If ‘community’ is about standing shoulder to shoulder with your neighbours in times of crisis, then the people of Bramley have it in abundance.
The fight to save the historic Bramley Baths leisure centre from closure is just one of many local campaigns featured in the YEP – but it’s one that has particularly fired the imaginations not just of the townsfolk, but the city as a whole.
Maybe it’s also about the old saying ‘you don’t know what you’ve got ‘til it’s gone’, but a mixture of need and nostalgia has galvanized the whole town.
The century-old building is at risk because of low usage and funding cuts.
And your YEP has followed every step of the burgeoning campaign – as the town sprang into action like never before.
The Friends of Bramley Baths, led by locals with the help of MP Rachel Reeves, know that any campaign needs good publicity, and that the local paper – a part of the town’s history for as long as the Baths themselves – has a “massive” role to play.
Campaigner Fran Graham said: “The paper’s readers reflect the local community. We have had so many people who have come to us and said it was as a result of reading the YEP.
“The readers are the kind of people who love and cherish Bramley Baths. ”
The Friends of Bramley Baths, set up this year as a potential management organisation to take over the running of the facility, are now putting together a bid to turn the Baths into a community asset transfer, taking it out of council hands.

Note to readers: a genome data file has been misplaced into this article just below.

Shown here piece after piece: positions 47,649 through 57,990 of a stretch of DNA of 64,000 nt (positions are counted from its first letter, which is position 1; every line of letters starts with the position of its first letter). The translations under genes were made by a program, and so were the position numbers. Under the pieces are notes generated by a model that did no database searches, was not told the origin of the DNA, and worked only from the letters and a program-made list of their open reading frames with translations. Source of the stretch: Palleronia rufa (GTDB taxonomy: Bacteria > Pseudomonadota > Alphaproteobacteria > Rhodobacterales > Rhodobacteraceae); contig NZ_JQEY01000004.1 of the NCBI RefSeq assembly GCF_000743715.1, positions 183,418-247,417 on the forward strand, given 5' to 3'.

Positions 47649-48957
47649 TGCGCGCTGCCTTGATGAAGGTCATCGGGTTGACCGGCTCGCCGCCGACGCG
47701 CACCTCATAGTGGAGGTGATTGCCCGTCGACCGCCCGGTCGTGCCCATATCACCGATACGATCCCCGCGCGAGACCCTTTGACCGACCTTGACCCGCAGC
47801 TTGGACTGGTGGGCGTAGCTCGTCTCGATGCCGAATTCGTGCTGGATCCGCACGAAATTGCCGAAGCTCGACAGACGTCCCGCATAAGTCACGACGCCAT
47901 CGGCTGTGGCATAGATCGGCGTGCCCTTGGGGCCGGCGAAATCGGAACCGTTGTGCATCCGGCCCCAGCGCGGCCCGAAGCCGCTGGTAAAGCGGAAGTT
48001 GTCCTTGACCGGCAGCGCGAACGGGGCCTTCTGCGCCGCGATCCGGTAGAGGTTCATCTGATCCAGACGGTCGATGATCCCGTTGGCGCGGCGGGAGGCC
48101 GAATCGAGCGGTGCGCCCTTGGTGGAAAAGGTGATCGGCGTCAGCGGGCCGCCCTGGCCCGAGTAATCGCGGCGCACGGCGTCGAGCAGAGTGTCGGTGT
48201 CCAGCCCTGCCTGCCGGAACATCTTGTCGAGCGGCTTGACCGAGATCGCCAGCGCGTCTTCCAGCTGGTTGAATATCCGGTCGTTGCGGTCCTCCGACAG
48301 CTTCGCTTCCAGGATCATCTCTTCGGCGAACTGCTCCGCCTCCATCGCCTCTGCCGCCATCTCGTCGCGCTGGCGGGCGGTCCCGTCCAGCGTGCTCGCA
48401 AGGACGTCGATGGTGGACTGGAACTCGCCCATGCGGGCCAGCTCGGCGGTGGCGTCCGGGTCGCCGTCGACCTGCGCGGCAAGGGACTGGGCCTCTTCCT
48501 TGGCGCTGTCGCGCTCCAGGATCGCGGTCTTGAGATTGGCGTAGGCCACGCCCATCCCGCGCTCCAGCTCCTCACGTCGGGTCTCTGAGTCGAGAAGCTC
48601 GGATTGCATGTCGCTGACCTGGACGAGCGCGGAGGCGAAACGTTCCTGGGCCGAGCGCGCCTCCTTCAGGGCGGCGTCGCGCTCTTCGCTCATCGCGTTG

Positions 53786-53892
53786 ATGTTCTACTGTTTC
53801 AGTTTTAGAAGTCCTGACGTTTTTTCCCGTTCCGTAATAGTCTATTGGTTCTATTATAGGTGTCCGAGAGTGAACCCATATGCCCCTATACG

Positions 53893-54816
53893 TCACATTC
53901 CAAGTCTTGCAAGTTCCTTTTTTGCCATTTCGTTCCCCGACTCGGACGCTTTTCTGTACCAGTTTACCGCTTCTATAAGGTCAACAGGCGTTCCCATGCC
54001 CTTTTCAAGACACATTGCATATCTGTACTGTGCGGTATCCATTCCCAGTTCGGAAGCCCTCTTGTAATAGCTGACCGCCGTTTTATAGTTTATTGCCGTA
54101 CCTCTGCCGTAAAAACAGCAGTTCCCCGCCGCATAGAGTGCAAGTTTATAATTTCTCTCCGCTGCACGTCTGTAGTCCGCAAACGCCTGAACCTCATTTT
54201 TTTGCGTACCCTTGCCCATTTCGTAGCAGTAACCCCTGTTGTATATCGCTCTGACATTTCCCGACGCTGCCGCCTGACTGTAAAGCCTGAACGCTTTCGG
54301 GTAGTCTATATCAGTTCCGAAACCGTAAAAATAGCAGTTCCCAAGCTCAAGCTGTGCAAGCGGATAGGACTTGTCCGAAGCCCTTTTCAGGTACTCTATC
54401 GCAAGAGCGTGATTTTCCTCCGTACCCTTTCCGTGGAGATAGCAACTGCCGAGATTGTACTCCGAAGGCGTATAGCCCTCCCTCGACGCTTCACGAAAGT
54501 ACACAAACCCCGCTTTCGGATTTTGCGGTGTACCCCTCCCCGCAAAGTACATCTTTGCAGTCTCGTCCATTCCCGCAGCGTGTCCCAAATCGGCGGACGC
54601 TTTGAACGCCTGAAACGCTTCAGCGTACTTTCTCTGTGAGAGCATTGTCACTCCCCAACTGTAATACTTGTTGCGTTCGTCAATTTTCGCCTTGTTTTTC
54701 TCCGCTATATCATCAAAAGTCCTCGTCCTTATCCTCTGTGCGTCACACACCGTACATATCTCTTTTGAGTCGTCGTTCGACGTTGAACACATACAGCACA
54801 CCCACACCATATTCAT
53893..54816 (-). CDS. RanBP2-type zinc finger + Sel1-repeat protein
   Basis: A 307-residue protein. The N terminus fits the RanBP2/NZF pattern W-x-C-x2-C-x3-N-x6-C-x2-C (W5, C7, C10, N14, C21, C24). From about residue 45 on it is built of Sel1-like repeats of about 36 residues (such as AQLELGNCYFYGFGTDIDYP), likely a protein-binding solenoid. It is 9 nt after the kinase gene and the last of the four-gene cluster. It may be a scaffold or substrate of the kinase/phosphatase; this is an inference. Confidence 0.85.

A bid could be submitted to Leeds City Council’s asset team by January.
Miss Graham explained that if the BenComm – community benefit organisation – idea is accepted, the business would have a board made up from the community. People will also be be to buy shares in Bramley Baths “so the local community can have a vested interest in the Baths.”
“Bramley Baths represents more than a swimming pool or a gym,” Miss Graham said.
“With Broad Lane library closing, it’s one of very few community hubs left. People have met there and married, or come with their children and grandchildren. It’s rooted in the history of the area. It’s also a powerful emblem of the place.”
Miss Graham and her fellow campaigners, recognise that a decrease in usage is a contributor to its uncertain future. But they are determined to refurbish, re-invent and re-energise to save it.
“We want to carry on using it as a leisure space,” she said. “We need to animate it. We do need to increase the numbers of people coming in. It’s perceived to be really vital but yet it’s not used enough.”
Miss Graham said people had given “an awful lot of time” to develop the plan.
“What’s really nice is that people are developing new skills. It’s a massive learning curve for all of us.”